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The Chi-Square Distribution: Test of Independence

Module by: Susan Dean, Barbara Illowsky, Ph.D.. E-mail the authors

Summary: This module describes how the chi-square distribution can be used to test for independence.

Tests of independence involve using a contingency table of observed (data) values. You first saw a contingency table when you studied probability in the Probability Topics chapter.

The test statistic for a test of independence is similar to that of a goodness-of-fit test:

Σ ( i j ) ( O - E ) 2 E Σ ( i j ) ( O - E ) 2 E
(1)

where:

  • OO = observed values
  • EE = expected values
  • ii = the number of rows in the table
  • jj = the number of columns in the table

There are i j ij terms of the form ( O - E ) 2 E ( O - E ) 2 E .

A test of independence determines whether two factors are independent or not. You first encountered the term independence in Chapter 3. As a review, consider the following example.

Note:

The expected value for each cell needs to be at least 5 in order to use this test.

Example 1

Suppose A A = a speeding violation in the last year and B B = a cell phone user while driving. If A A and B B are independent then P ( A AND B ) = P ( A ) P ( B ) P(A AND B)=P(A)P(B). A AND B A AND B is the event that a driver received a speeding violation last year and is also a cell phone user while driving. Suppose, in a study of drivers who received speeding violations in the last year and who uses cell phones while driving, that 755 people were surveyed. Out of the 755, 70 had a speeding violation and 685 did not; 305 were cell phone users while driving and 450 were not.

Let yy = expected number of drivers that use a cell phone while driving and received speeding violations.

If AA and BB are independent, then P ( A AND B ) = P ( A ) P ( B ) P(A AND B)=P(A)P(B). By substitution,

y 755 = 70 755 305 755 y 755 = 70 755 305 755

Solve for y : y = 70 305 755 = 28.3 y:y= 70 305 755 =28.3

About 28 people from the sample are expected to be cell phone users while driving and to receive speeding violations.

In a test of independence, we state the null and alternate hypotheses in words. Since the contingency table consists of two factors, the null hypothesis states that the factors are independent and the alternate hypothesis states that they are not independent (dependent). If we do a test of independence using the example above, then the null hypothesis is:

H o H o : Being a cell phone user while driving and receiving a speeding violation are independent events.

If the null hypothesis were true, we would expect about 28 people to be cell phone users while driving and to receive a speeding violation.

The test of independence is always right-tailed because of the calculation of the test statistic. If the expected and observed values are not close together, then the test statistic is very large and way out in the right tail of the chi-square curve, like goodness-of-fit.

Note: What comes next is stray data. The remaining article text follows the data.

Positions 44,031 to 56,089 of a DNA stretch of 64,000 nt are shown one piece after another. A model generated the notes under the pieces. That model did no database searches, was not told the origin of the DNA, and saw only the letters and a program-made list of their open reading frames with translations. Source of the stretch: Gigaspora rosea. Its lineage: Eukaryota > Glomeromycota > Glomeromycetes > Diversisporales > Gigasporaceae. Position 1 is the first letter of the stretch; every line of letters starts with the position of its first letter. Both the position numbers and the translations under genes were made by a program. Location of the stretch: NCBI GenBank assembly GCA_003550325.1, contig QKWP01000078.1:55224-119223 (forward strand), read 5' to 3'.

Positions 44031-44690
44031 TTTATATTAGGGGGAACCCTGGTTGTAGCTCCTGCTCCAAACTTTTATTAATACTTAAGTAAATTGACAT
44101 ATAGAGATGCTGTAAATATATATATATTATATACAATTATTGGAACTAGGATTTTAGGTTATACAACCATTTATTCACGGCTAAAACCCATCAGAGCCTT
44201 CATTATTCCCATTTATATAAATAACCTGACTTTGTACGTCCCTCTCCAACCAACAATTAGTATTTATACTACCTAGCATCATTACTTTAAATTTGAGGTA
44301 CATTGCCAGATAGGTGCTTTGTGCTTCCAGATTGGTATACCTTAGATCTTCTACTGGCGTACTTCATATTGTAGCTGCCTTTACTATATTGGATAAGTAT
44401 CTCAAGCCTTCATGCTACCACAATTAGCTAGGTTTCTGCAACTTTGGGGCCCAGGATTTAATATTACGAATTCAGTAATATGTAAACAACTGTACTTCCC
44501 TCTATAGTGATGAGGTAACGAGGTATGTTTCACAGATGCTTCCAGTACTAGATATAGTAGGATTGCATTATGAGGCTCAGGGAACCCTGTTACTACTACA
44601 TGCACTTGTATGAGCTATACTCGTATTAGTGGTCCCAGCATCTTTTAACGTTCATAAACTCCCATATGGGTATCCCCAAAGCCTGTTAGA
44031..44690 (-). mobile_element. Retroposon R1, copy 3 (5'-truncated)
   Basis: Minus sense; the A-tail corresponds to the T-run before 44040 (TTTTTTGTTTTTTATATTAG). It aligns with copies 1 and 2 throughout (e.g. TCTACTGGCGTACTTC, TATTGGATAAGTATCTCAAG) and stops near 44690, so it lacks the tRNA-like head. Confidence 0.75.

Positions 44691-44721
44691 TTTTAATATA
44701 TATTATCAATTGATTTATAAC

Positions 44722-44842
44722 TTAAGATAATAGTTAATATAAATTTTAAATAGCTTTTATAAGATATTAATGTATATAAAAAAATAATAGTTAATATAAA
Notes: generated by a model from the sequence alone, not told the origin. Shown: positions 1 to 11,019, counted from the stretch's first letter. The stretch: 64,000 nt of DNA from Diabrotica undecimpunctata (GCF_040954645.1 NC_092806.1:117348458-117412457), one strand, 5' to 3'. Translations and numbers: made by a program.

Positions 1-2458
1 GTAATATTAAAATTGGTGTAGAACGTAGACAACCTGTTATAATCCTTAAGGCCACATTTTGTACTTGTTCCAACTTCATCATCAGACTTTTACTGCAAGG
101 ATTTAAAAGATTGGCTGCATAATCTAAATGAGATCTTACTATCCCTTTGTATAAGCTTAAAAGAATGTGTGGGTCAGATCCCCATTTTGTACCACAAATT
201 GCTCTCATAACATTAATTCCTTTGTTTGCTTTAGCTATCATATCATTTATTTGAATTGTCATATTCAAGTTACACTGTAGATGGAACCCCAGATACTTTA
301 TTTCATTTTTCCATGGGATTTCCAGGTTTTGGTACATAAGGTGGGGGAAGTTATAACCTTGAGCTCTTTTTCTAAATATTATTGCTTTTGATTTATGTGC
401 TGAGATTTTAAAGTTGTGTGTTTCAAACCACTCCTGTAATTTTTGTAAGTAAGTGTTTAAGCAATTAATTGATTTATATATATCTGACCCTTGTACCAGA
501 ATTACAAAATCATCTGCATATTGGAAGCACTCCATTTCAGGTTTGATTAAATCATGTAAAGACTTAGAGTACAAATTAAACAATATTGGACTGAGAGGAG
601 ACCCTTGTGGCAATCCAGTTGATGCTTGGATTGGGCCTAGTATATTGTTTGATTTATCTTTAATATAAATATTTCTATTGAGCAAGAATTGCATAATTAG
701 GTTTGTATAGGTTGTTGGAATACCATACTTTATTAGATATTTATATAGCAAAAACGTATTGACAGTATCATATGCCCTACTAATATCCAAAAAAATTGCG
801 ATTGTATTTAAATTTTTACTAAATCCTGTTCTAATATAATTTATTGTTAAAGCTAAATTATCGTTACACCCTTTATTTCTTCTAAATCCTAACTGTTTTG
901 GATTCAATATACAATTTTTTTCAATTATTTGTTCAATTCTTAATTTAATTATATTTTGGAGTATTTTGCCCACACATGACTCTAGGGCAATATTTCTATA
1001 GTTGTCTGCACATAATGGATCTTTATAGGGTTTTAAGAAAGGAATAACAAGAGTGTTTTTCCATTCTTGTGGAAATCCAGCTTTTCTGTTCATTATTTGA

The degrees of freedom for the test of independence are:

df = (number of columns - 1)(number of rows - 1) df = (number of columns - 1)(number of rows - 1)

The following formula calculates the expected number (EE):

E = (row total)(column total) total number surveyed E= (row total)(column total) total number surveyed

Example 2

In a volunteer group, adults 21 and older volunteer from one to nine hours each week to spend time with a disabled senior citizen. The program recruits among community college students, four-year college students, and nonstudents. The following table is a sample of the adult volunteers and the number of hours they volunteer per week.

Table 1: Number of Hours Worked Per Week by Volunteer Type (Observed)
The table contains observed (O) values (data).
Type of Volunteer 1-3 Hours 4-6 Hours 7-9 Hours Row Total
Community College Students 111 96 48 255
Four-Year College Students 96 133 61 290
Nonstudents 91 150 53 294
Column Total 298 379 162 839

Problem 1

Are the number of hours volunteered independent of the type of volunteer?

Example 3

De Anza College is interested in the relationship between anxiety level and the need to succeed in school. A random sample of 400 students took a test that measured anxiety level and need to succeed in school. The table shows the results. De Anza College wants to know if anxiety level and need to succeed in school are independent events.

Table 3: Need to Succeed in School vs. Anxiety Level
Need to Succeed in School High
Anxiety
Med-high
Anxiety
Medium
Anxiety
Med-low
Anxiety
Low
Anxiety
Row Total
High Need 35 42 53 15 10 155
Medium Need 18 48 63 33 31 193
Low Need 4 5 11 15 17 52
Column Total 57 95 127 63 58 400

Problem 1

How many high anxiety level students are expected to have a high need to succeed in school?

Problem 2

If the two variables are independent, how many students do you expect to have a low need to succeed in school and a med-low level of anxiety?

Glossary

Contingency Table:
The method of displaying a frequency distribution as a table with rows and columns to show how two variables may be dependent (contingent) upon each other. The table provides an easy way to calculate conditional probabilities.

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